Monounsaturated fat | Gymfirediet

monounsaturated fat

Monounsaturated fats can help the heart if consumed in moderation and used as a substitute for saturated and trans fats.

AHA recommendation

For good health, most of the fat consumed must be mono- or polyunsaturated. Eat foods that contain monounsaturated or polyunsaturated fats instead of foods that contain saturated or trans fats.

What are monounsaturated fats?

Monounsaturated fats are chemically pure fat molecules with an unsaturated carbon bond in the unit, which is also known as a double bond. Oils containing monounsaturated fats are generally liquid at room temperature but start to solidify as they cool. Olive oil is an example of a type of oil that contains monounsaturated fats.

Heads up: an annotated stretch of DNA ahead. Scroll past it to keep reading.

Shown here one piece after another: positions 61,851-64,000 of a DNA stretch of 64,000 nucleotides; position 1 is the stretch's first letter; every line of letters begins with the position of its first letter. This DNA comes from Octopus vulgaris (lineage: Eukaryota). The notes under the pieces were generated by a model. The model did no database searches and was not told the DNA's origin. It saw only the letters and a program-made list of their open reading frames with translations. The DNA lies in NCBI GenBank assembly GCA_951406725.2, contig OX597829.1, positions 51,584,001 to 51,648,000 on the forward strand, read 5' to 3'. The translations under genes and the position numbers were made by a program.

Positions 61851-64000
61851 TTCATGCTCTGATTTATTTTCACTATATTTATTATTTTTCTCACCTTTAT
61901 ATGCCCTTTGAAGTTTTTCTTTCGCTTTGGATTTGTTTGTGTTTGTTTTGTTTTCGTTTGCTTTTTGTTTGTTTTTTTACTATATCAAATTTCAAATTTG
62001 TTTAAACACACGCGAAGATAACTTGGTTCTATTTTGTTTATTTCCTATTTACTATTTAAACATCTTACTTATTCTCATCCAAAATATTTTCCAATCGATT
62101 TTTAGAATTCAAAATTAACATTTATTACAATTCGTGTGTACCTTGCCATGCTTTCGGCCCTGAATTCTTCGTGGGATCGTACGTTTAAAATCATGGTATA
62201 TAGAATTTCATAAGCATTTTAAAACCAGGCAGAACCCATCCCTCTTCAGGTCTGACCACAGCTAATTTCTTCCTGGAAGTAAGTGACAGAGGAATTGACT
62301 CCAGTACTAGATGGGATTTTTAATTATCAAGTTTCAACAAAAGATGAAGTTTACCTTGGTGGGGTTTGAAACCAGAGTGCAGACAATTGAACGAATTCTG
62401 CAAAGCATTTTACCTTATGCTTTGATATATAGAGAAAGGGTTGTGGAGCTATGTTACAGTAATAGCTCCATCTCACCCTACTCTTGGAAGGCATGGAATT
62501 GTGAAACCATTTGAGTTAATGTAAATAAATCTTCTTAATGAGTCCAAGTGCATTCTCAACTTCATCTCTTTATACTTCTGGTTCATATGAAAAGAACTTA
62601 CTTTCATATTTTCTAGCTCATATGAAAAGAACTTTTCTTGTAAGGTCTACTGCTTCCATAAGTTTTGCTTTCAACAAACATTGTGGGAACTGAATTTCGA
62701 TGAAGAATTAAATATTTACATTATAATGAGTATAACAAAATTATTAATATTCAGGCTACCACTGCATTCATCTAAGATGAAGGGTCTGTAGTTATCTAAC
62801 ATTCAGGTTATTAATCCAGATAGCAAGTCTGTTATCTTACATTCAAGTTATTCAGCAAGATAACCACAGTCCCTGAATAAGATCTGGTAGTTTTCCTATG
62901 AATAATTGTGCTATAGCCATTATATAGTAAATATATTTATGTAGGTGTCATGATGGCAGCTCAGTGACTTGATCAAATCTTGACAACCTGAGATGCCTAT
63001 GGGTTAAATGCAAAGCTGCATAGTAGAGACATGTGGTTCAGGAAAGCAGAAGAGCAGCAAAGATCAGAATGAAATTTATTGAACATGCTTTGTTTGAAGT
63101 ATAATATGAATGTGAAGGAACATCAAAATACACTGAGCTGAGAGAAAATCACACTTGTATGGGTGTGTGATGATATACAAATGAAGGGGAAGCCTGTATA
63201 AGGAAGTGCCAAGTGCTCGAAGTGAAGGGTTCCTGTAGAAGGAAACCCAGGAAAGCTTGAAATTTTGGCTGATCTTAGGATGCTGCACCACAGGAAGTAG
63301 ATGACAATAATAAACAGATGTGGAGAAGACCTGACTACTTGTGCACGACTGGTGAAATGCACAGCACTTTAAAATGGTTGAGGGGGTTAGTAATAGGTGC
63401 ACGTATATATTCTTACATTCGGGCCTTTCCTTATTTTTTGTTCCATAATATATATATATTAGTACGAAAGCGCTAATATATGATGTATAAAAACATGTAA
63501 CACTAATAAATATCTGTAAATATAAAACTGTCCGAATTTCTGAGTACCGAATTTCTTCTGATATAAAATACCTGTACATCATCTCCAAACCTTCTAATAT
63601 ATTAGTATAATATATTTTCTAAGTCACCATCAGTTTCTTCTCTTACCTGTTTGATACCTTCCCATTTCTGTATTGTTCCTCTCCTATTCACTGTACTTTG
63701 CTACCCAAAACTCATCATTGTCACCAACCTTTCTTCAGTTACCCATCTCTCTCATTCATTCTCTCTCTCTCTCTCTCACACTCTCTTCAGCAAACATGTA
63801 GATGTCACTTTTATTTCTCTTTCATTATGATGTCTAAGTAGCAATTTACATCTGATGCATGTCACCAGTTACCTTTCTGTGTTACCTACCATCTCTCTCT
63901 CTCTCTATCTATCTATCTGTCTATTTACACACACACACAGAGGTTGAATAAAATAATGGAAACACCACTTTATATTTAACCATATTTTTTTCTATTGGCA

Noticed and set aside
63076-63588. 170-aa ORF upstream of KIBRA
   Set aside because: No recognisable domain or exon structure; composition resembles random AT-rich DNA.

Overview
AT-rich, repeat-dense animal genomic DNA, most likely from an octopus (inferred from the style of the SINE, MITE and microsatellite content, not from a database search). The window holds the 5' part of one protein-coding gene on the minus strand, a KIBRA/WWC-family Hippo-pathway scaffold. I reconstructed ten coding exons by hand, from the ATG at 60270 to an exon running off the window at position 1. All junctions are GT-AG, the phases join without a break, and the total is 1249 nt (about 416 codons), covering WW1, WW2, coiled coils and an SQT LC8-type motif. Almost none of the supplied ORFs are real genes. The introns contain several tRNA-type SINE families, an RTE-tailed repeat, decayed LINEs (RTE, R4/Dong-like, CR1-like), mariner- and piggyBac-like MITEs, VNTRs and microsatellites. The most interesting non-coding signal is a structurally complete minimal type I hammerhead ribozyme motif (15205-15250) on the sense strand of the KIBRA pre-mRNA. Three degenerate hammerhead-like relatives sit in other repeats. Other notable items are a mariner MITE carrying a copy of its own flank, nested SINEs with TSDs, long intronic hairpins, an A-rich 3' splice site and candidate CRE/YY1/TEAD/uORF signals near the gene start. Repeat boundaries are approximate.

What are the effects of monounsaturated fats on health?

Monounsaturated fats can help lower bad cholesterol in the blood, which can reduce the risk of heart disease and stroke. They also provide nutrients to support the development and maintenance of body cells. Oils with a high content of monounsaturated fats also provide nutritional vitamin E, an antioxidant vitamin that most Americans need most.

Are monounsaturated fats healthier than saturated fats or trans fats?

Yes. While all fats provide nine calories per gram, monounsaturated and polyunsaturated fats can have health benefits if taken in moderation. Bad fats (saturated and transgenic) can be harmful to health.

What foods contain monounsaturated fats?

Most foods contain a combination of different fats.

Some examples of foods that are high in monounsaturated fats are liquid vegetable oils such as:

  • olive oil
  • Rapeseed oil
  • peanut oil
  • Safflower oil
  • sesame oil

Other sources are avocados, peanut butter, and lots of nuts and seeds.


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